Quay (bank structure)
As a Kai (in the 17th century Dutch kaai of French quai borrowed), in Switzerland the or the Quai , regional and quay , referred to a fortified by walls banks - mostly in ports or river or canal banks for loading and unloading located by shiploads. The fairway in front of it is so deep that ships can moor.
The quay wall is a vertical or almost vertical wall in massive or pile-grating construction , which can bear the load from bank cranes, railroad cars or stacked cargo (see also sheet piling ). On or on the quay wall there are bollards or rings for mooring the ships. To create more space for moored ships, the quays can be supplemented by piers and jetties .
On the river banks of large cities, the once important transport activities by ship have shifted to the outskirts or outside of the city. However, the name Kai has been retained for these bank fortifications. They often serve as a promenade or boulevard . Examples of this are the Quai d'Orsay (with the Ministry of Foreign Affairs) on the left bank of the Seine in Paris, the Limmatquai in Zurich or the Franz-Josefs-Kai on the city-side bank of the Danube Canal in Vienna.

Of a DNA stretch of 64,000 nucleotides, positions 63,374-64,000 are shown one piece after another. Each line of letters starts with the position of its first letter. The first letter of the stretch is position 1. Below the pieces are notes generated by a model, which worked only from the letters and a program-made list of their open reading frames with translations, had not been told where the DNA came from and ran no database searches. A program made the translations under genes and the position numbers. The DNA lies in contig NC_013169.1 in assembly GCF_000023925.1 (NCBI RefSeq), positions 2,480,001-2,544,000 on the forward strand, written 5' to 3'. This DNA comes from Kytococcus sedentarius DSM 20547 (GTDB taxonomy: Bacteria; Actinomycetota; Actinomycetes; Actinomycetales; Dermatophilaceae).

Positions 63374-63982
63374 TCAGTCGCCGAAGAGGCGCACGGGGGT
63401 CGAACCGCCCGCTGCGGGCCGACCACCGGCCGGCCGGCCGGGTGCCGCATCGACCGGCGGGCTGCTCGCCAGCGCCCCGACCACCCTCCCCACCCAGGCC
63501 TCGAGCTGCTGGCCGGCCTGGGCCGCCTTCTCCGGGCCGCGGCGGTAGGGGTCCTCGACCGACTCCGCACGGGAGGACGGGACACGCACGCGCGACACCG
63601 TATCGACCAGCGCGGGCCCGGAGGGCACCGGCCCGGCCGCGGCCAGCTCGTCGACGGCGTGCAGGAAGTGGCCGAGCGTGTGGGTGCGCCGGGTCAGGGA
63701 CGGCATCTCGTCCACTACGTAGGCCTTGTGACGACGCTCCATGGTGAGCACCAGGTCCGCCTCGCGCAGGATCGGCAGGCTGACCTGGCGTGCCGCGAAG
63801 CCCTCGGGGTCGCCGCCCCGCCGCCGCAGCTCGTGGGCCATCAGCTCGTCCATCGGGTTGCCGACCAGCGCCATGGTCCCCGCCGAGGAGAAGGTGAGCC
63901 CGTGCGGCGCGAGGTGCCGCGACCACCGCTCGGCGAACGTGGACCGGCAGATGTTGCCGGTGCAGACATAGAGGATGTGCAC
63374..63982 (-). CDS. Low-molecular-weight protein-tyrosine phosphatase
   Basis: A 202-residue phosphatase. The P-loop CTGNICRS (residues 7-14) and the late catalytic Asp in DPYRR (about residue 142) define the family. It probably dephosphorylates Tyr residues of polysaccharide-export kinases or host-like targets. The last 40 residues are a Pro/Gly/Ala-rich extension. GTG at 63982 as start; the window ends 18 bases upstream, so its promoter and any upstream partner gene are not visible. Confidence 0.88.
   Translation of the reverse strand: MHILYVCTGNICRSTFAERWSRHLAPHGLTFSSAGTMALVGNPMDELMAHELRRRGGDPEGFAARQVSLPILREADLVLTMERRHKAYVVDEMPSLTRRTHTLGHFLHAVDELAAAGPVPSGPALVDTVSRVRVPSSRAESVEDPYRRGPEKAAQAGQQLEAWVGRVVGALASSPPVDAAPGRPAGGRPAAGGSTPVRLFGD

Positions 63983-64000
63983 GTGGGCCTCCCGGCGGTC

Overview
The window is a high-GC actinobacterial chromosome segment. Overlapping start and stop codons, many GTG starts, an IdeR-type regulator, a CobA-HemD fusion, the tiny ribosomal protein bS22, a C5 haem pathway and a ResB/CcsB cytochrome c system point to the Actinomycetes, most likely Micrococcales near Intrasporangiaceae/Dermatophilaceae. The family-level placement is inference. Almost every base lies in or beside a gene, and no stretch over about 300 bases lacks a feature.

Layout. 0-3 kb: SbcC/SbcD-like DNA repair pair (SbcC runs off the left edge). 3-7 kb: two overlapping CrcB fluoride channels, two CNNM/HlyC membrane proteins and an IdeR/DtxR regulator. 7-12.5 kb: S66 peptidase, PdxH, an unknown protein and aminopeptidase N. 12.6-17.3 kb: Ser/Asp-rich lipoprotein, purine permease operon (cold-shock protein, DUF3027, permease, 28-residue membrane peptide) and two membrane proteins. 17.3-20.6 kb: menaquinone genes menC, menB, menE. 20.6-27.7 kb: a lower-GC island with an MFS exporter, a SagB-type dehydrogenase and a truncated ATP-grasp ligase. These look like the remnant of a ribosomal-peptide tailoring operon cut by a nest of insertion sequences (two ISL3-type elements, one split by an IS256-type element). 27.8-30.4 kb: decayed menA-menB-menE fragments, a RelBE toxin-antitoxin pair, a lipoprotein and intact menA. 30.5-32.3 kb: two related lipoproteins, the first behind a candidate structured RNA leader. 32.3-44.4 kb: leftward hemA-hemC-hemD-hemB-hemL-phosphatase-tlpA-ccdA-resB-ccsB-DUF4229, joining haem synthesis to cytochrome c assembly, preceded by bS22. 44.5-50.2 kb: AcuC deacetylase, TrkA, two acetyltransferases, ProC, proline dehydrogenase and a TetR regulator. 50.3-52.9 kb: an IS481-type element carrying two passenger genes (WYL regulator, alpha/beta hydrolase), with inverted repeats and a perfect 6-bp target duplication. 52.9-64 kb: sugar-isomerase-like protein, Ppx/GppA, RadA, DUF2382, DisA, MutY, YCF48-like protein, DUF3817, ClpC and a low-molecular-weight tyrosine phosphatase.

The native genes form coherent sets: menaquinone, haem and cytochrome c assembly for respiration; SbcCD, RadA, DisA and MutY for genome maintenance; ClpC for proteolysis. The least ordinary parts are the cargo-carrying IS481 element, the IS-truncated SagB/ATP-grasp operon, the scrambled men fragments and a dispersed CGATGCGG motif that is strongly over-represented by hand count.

In Bremen and Wilhelmshaven , the quay is called the quay . Both names are used in Bremerhaven . While in the (Bremen) port north of the Geeste "quay" is common ( Columbuskaje , Stromkaje, Destroyer quay , Erzkaje), in the (Hanoverian) Geestemünde south of the Geeste one can also find "quay" (Kaistraße, Kohlenkai, Fischkai). In Hamburg , the name Kai has established itself.